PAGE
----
Prog metal guitars are some of the most distinctive and huge sounding instruments in modern music. While some vocals may seem to sit above the mix in a larger than life capacity, prog metal is known for its soaring, wailing leads, crunchy rhythms, and crystal-clear cleans. Bands like Dream Theater and Periphery are masters of this style, with both bands featuring guitarists known for their technical proficiency and trance-like guitar tones.
Tones that used to depend on expensive boutique rigs and high wattage amps to get the headroom required have changed drastically over the last decade or two though. Today, even the pros are getting these tones in bedroom studios with basic recording setups. Prog metal guitar tone has never been more accessible for your mixes than it is right now.
Tighter Sounding Guitars
One of the defining characteristics of a prog metal guitar is it’s tight, dynamic sound. It doesn’t matter if you’re listening to rhythm guitars or leads; you’re almost always going to hear an upfront presence to those guitar parts. But what is it about their signal chain and processing that make them sound so tight?
Let’s start with two pedals found on most pedalboards: a noise gate & compressor. These two pedals perform different tasks for a guitar’s tone, but they’re both centered on tightening up a performance.
With the noise gate/suppressor, you’re working to eliminate unwanted sounds at the source. Use them to get rid of things like fret noise and buzz from hotter pickups. Other common tricks for cutting down on unintended noise include the use of mutes by the nut on the guitar to prevent strings from ringing out and gating/editing their guitar tracks in their DAW for an additional layer of control.
From a compression perspective, you won’t hear as obvious of an effect as the noise gate. A compressor at the front of your signal chain (just after the noise gate) will level out many of the inconsistencies that come with playing – especially in faster sections where your pick attack between different notes can be hard to maintain. A properly dialed-in compressor will have your softer notes sounding as loud as the ones you play harder without losing any expressiveness or style.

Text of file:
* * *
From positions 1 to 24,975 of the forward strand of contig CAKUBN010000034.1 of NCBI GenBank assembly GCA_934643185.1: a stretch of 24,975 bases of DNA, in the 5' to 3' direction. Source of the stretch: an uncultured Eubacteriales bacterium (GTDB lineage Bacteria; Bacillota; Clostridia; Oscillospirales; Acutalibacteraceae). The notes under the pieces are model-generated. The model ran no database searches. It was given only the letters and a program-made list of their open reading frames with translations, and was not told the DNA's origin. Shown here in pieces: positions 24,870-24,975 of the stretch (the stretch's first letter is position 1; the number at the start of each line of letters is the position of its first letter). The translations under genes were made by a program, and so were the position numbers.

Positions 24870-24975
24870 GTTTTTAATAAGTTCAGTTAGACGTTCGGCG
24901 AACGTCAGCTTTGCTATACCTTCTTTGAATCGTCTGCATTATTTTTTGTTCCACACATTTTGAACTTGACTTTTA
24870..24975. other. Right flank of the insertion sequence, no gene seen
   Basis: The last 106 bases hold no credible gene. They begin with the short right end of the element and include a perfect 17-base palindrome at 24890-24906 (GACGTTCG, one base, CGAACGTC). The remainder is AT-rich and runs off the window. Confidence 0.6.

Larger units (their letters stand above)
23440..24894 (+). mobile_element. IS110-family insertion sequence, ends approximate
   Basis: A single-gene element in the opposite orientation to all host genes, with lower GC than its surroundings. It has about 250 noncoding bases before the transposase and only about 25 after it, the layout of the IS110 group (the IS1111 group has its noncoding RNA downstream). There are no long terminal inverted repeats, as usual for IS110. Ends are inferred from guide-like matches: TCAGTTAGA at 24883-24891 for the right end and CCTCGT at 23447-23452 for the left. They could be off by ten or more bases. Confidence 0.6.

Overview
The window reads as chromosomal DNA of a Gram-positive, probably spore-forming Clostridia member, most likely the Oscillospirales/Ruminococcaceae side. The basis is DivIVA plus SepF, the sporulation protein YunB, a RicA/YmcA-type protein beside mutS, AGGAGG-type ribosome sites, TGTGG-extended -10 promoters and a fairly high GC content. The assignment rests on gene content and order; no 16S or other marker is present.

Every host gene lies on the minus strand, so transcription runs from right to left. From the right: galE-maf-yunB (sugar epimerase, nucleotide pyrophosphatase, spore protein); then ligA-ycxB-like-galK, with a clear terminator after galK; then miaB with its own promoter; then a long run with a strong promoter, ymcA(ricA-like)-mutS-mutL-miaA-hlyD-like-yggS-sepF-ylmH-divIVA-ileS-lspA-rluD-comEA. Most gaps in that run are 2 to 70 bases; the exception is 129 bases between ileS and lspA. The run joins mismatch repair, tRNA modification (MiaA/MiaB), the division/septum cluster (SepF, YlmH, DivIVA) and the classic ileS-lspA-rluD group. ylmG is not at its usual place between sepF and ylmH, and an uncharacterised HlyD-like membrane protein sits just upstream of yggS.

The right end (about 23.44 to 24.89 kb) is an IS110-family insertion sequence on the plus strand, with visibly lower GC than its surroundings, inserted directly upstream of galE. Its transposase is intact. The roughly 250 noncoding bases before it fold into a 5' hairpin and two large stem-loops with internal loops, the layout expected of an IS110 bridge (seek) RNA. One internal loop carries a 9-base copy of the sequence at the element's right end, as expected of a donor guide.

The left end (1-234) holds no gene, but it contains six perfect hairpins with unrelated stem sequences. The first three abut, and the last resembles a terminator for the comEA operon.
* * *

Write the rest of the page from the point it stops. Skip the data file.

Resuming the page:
As virtual guitar rigs and home record setups continue to grow, so does the use of in-the-box solutions for both of these. Self-recording guitarists are quickly seeing the benefit of in-the-box gating and compression with a DI signal rather than investing in pedals to do the same thing, and they’re actually finding more control in the process. This is the reason we’ve included a gate at the front of each Toneforge plugin – to help guitarists achieve an optimal signal BEFORE hitting the amp.
Less Effects, More Amp Tone
Effects can be a great way to add a layer to your mix, but for your primary rhythms and leads in a prog metal track, you’re going to want something punchy & clear, which means focusing on getting a great sound from your amp and accentuating it with EQ.
One of the best ways to test an amp’s capabilities is to see how clear each note rings out, even when the gain or distortion is turned up. A higher end amp is going to have a sort of shimmer to it where your higher notes will ring out clear, whereas a lower end amp might start to sound hissy or fizzy when cranked up.
Check out how Keyan is able to dial in a boutique sounding prog metal tone in just a couple minutes using Toneforge Jason Richardson in the clip below:
As you can see, getting the amp dialed in was relatively quick for Keyan. He didn’t need to mess around with much on the amp itself – the Clarity knob gave him that higher frequency sheen he needed. The majority of his time was spent in the post-amp EQ, where he further tightened his sound by cutting out some low end and boosting the low-mids a touch.
The end result was a no-nonsense guitar tone with very little processing outside of the amp itself.
Developing Your Ear For Great Guitar Tone
Sometimes searching for good guitar tone can feel a bit like stumbling around in the dark. If you’re just playing through your amp without a reference, how do you know if your tone is good or bad? If it’s good, are you sure it’ll still sound that way in the context of a mix?
Toneforge Bootcamp was developed to help engineers, producers, and self-recording guitarists learn what it is about a guitar tone that makes it sound great. I’ll show you how to identify tones from references tracks and how to recreate them on your own. We’ll go from start to finish on how you can identify, record & mix any guitar tone as you’re hearing it on your favorite albums.